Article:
Acknowledgements in Aboriginal social work research: How to counteract neo-colonial academic complacency

Research output: Chapter in Book/Report/Conference proceedingChapterResearchpeer-review

Abstract

Much current research continues to present Aboriginal voices, knowledges and cultures in an historical white colonial context associated with power, privilege and entitlement. This approach, conscious or unconscious, perpetuates racism, dispossession and epistemicide. Colonial conventions in research, such as designating a lead author and giving individuals the choice as to who, when, where and if they acknowledge their sources, creates subtle yet offensive ways to abuse, de-voice and re-colonise Aboriginal peoples. Tokenistic collaboration, consultation and allyship practices put Aboriginal intellectual sovereignty at risk. It is long overdue for Aboriginal people to become active and fully recognised agents in research and for Aboriginal cultural ideas, values and principles to be placed as the forefront; only then can we decolonise social work and create culturally responsive research. Social workers and academics must form allegiance with Aboriginal people and recognise their need to maintain independence and to determine their own approaches and practices in research.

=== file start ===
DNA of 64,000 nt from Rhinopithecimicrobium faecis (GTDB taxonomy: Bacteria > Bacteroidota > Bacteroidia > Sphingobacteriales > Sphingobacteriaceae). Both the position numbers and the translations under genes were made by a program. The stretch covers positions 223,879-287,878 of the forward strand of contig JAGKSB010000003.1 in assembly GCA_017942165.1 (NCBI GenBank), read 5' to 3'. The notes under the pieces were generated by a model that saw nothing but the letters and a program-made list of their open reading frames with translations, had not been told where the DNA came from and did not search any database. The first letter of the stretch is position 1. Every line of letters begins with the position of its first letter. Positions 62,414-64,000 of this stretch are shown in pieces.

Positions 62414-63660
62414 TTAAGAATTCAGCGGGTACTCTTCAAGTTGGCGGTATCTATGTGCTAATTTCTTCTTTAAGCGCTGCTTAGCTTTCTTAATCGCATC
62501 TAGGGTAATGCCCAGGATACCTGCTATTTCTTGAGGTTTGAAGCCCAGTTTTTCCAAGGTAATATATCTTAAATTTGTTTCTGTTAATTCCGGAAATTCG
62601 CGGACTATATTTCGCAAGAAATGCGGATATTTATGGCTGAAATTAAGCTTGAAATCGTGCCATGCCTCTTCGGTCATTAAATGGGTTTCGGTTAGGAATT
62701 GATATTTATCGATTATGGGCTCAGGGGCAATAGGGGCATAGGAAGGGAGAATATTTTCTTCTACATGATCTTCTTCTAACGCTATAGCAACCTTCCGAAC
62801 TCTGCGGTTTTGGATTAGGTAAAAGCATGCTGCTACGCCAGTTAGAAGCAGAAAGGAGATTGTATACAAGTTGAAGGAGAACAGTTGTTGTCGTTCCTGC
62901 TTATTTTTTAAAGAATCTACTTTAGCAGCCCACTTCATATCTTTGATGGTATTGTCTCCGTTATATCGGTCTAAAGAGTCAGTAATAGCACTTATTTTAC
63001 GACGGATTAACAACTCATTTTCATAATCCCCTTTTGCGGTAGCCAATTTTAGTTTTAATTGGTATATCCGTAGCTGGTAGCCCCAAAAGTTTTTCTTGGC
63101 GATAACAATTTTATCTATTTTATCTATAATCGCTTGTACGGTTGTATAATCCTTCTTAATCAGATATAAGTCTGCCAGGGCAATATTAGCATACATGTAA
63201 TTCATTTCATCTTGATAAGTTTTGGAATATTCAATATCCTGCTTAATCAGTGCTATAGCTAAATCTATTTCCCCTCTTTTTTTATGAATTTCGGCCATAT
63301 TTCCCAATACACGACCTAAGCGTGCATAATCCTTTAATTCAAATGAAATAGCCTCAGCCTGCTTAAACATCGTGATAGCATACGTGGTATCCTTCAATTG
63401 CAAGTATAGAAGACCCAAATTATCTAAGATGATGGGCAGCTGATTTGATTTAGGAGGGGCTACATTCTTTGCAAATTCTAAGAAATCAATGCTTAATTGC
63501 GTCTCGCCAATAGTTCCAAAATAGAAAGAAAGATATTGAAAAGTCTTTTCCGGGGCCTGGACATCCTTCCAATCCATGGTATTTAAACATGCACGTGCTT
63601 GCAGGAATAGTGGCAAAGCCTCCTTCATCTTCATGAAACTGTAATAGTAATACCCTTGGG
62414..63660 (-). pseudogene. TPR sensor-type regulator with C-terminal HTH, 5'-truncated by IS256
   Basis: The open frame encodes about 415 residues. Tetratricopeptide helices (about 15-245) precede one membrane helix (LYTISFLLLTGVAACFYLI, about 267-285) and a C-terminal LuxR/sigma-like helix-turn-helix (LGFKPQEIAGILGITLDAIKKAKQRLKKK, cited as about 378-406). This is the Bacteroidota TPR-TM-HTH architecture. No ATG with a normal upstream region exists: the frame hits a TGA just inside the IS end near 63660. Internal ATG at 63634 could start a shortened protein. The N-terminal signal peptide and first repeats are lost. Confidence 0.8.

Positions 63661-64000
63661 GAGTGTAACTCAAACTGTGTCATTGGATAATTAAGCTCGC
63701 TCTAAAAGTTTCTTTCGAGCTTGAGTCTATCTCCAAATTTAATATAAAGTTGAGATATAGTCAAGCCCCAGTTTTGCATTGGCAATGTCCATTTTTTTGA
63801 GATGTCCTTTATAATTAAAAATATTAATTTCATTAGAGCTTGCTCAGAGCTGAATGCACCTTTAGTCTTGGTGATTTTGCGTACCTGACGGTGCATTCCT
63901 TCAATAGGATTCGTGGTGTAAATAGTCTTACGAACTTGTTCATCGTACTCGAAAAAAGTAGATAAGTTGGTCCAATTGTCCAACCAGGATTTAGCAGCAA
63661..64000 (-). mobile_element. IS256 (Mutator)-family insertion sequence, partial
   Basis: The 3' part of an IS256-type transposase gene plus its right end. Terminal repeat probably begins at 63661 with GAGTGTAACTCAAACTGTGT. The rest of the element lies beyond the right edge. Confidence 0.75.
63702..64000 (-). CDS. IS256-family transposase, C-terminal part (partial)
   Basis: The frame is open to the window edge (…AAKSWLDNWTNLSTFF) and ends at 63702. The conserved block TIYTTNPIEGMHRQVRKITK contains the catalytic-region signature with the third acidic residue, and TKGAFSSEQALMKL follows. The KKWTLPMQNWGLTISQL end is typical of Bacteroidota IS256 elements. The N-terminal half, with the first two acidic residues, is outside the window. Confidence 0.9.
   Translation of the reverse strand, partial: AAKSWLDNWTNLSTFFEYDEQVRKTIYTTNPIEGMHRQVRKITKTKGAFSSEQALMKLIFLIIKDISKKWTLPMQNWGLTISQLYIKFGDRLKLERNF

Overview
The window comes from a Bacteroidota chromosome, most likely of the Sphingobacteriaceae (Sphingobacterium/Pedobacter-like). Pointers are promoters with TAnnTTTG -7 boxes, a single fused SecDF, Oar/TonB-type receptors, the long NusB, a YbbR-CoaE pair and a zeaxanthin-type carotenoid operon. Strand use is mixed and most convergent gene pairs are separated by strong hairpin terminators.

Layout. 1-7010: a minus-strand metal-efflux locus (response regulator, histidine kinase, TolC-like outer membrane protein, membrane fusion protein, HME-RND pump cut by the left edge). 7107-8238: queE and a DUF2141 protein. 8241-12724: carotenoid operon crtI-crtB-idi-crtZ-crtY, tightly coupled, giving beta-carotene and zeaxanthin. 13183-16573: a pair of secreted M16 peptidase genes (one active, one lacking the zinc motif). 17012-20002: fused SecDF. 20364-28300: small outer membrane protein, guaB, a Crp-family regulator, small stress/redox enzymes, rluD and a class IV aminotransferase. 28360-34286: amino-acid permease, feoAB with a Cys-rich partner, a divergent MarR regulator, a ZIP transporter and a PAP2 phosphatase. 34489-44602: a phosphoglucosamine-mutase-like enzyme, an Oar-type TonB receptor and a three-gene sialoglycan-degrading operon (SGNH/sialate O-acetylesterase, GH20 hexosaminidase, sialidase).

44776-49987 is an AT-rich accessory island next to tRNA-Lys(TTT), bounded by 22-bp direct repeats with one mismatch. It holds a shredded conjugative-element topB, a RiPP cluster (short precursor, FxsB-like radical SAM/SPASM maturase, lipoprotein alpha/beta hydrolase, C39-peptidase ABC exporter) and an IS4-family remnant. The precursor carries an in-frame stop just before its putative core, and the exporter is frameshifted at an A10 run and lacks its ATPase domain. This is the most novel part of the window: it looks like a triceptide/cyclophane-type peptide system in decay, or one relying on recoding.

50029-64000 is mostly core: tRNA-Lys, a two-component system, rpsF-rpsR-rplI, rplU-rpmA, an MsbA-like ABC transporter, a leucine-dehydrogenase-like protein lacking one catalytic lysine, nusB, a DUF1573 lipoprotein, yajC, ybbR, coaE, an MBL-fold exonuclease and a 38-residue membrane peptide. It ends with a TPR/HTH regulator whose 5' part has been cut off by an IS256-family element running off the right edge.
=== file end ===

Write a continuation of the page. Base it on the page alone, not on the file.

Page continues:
Original languageEnglish
Title of host publicationDisrupting Whiteness in Social Work
EditorsSonia M. Tascón, Jim Ife
Place of PublicationLondon
PublisherRoutledge
Chapter3
Pages43-57
ISBN (Electronic)9780429284182
DOIs
Publication statusPublished - 18 Dec 2019
Externally publishedYes

Fingerprint

Dive into the research topics of 'Acknowledgements in Aboriginal social work research: How to counteract neo-colonial academic complacency'. Together they form a unique fingerprint.

Cite this